Public Health New Mexico

KUNM's Public Health New Mexico reporting project provides in-depth, investigative and continuous coverage of public health in New Mexico, with an emphasis on poverty. For all articles and web exclusive content, go to publichealthnm.org 

Centers For Disease Control

A team of scientists at Los Alamos National Laboratory are reporting a breakthrough in the effort to develop an HIV vaccine. The research used what’s called a mosaic vaccine, which showed some test animals had protection when exposed to the infection.

The study, which was conducted on 36 monkeys, has provided new insight into vaccines that could eventually protect humans from infection. 

LANL scientist Bette Korber said that a mosaic vaccine, unlike traditional vaccines, is designed to respond to the large variety of HIV viruses that exist.  

Under the Affordable Care Act, around 63,000 New Mexicans will need to buy new health insurance policies by the end of the year. Those plans could cost more and cover more.

In Albuquerque, Human Trafficking Evolves And Grows

Oct 30, 2013

A recent study claims that nearly 30-­million people on the planet live in slavery-­ a practice that relies on the trafficking of human beings. The majority of victims are found in places like India, Thailand and Russia. Human trafficking is also a growing problem in the Southwestern United States, and the black market trade is growing in New Mexico.

It was a bad night, and none of the girls had made much cash. The evening's customers were more interested in the Spurs game on television then the strippers. But one of the dancers knew how they could make up for it.

New Mexico Leads Nation In Per Capita Mental Illness

Oct 30, 2013

A new federal report ranks New Mexico as the state with the highest percentage of citizens with mental illness. But the 416-page survey also reveals states in the Southwest are above average in many areas like access to mental health services.

The purpose of the Behavioral Health 2012 report is to look at where states stand in relation to national averages. The hope is for policy makers to examine areas of the mental health system that need help.

Life Link of Santa Fe

Five years ago victims of human trafficking had no legal remedies under New Mexico’s laws.  But in 2008 a new statute provided prosecutors with tools to help victims and bring the traffickers to justice.  And the state was years ahead of 39 other states that only began to pass laws this year, according to the Polaris Project.   

Audit: NM Sexual Assault Programs Not In Compliance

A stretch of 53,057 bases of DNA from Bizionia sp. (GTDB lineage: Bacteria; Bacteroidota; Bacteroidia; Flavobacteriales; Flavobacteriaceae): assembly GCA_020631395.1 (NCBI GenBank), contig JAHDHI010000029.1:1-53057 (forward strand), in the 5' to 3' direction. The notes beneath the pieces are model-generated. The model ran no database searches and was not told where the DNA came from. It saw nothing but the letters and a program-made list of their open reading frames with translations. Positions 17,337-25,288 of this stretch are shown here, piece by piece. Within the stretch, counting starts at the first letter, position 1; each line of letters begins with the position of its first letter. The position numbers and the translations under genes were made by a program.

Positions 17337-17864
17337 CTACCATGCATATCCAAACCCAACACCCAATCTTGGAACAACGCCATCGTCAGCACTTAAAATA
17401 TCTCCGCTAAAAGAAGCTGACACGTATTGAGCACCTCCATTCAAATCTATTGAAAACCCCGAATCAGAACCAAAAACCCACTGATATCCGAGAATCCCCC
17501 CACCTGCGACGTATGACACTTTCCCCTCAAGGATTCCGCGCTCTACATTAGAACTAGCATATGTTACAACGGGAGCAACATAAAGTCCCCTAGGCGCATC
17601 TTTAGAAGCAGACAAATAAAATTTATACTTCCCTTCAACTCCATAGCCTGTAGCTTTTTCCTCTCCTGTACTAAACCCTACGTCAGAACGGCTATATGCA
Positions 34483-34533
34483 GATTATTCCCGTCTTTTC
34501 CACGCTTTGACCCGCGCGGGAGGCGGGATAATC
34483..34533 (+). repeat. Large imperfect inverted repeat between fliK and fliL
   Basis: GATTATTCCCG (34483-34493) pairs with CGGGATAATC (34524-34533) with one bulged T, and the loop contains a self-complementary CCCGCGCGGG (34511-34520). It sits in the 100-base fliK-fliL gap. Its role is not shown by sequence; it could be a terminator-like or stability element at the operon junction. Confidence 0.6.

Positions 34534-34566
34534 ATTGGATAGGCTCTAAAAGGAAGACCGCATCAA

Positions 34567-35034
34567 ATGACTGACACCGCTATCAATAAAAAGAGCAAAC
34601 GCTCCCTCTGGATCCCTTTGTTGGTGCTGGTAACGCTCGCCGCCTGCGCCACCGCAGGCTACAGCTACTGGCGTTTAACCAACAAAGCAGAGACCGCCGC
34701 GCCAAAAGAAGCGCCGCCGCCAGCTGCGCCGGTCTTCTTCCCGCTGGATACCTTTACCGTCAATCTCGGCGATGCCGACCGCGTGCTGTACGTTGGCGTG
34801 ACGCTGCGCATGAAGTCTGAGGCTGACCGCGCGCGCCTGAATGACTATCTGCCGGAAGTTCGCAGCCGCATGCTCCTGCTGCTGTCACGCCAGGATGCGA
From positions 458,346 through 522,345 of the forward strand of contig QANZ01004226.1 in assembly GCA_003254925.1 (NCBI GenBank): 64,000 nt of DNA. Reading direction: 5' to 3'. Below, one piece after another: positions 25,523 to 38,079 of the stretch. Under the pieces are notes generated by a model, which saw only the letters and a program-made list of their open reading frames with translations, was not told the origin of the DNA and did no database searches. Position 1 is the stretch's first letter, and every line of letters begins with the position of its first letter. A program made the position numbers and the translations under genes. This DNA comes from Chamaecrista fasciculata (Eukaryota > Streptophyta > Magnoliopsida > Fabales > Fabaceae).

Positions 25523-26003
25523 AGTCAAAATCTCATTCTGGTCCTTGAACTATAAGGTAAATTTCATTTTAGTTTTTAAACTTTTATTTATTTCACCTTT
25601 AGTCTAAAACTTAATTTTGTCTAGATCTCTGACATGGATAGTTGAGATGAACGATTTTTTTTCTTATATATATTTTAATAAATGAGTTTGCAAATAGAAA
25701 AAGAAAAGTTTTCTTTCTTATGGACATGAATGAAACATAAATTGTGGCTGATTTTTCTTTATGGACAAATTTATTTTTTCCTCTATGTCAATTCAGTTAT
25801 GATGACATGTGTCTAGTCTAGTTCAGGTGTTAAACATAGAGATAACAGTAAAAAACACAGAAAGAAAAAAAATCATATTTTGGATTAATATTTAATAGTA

Oct 30, 2013

An audit conducted by the Department of Justice says the New Mexico Coalition of Sexual Assault Programs failed to comply with essential grant conditions when handling about $4-million dollars in federal awards over the last six years. 

According to the audit by the Office of Inspector General Audit Division (OIG), there were conflicts of interest when hiring; questionable payroll costs; and inadequate monitoring of contracts, sub-grantees and timesheets, to name a few of the findings.

No matter what kind of football helmet you buy for your teenager, the risk of concussion is still the same. That's according to a new study that looked to examine the relationship between concussion risk and equipment used to prevent injury.

In June, New Mexico’s Behavioral Health care system was thrown into chaos — the state abruptly froze Medicaid payments to more than a dozen mental health providers in the state after an audit allegedly found widespread

Despite Progress, NM Teen Pregnancy Rate Still Tops Charts

Oct 22, 2013
Deborah Martinez

New Mexico’s teen pregnancy rate is declining – down 41 percent between 1998 and 2011 – but the state still has the second highest rate in the nation behind Mississippi.  High poverty and high drop out rates play a big part.  But a Santa Fe high school program that’s helping teens earn their diplomas while overcoming the challenges of parenthood is making a dent in the stark statistics.

This summer, the State of New Mexico froze Medicaid payments to mental health providers because of fraud allegations.

Researcher Aims To End Cycle Of Hurtful Behavior In Kids

Oct 15, 2013
HeyPaulStudios via Flickr

New research is taking a look at how childhood trauma can alter the development of the brain, sometimes with lasting effects  that can carry into adulthood.   Dr. Elaine Bearer’s work looks at ways to stop the cycle of kids “acting out” before they grow up.

University of New Mexico Professor  Elaine Bearer’s research on mice suggests early childhood trauma might interfere with normal changes in the brains of children.   She and her team are also studying the stress a premature baby endures.

Indian Health Service

In June, Deleana Other Bull was laid off. She lost her insurance, and turned to the Indian Health Service for her needs.

I recently had a miscarriage, and it was very devastating for me,” said Other Bull. “Going and following up and making sure that everything is okay. It was really scary because I didn’t have insurance.”

Centers for Disease Control

Health Departments in the Southwest are beginning to see some of the first flu cases of the season. Officials warn there are many populations at higher risk for health complications for the flu.

One high-risk group is Native Americans. However, the reason why isn’t fully understood.

Tristan Ahtone